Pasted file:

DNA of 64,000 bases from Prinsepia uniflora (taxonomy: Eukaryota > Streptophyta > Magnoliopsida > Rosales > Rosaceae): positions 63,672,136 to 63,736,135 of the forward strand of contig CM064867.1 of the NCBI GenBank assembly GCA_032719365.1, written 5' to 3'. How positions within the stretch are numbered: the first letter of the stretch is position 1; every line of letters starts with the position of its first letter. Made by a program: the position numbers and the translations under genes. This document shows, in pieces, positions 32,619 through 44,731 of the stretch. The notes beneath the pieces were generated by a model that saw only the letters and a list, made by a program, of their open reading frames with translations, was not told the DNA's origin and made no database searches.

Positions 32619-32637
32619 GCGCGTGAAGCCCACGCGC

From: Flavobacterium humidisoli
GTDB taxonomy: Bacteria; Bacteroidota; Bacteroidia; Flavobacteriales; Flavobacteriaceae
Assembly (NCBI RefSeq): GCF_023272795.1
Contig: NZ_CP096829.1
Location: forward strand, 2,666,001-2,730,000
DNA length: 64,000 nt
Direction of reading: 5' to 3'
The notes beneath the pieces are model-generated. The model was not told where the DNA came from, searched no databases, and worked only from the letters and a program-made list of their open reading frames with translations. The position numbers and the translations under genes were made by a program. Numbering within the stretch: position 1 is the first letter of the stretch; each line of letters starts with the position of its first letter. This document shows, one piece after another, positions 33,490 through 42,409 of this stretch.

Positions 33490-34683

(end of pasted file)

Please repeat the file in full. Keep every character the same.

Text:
DNA of 64,000 bases from Prinsepia uniflora (taxonomy: Eukaryota > Streptophyta > Magnoliopsida > Rosales > Rosaceae): positions 63,672,136 to 63,736,135 of the forward strand of contig CM064867.1 of the NCBI GenBank assembly GCA_032719365.1, written 5' to 3'. How positions within the stretch are numbered: the first letter of the stretch is position 1; every line of letters starts with the position of its first letter. Made by a program: the position numbers and the translations under genes. This document shows, in pieces, positions 32,619 through 44,731 of the stretch. The notes beneath the pieces were generated by a model that saw only the letters and a list, made by a program, of their open reading frames with translations, was not told the DNA's origin and made no database searches.

Positions 32619-32637
32619 GCGCGTGAAGCCCACGCGC

From: Flavobacterium humidisoli
GTDB taxonomy: Bacteria; Bacteroidota; Bacteroidia; Flavobacteriales; Flavobacteriaceae
Assembly (NCBI RefSeq): GCF_023272795.1
Contig: NZ_CP096829.1
Location: forward strand, 2,666,001-2,730,000
DNA length: 64,000 nt
Direction of reading: 5' to 3'
The notes beneath the pieces are model-generated. The model was not told where the DNA came from, searched no databases, and worked only from the letters and a program-made list of their open reading frames with translations. The position numbers and the translations under genes were made by a program. Numbering within the stretch: position 1 is the first letter of the stretch; each line of letters starts with the position of its first letter. This document shows, one piece after another, positions 33,490 through 42,409 of this stretch.

Positions 33490-34683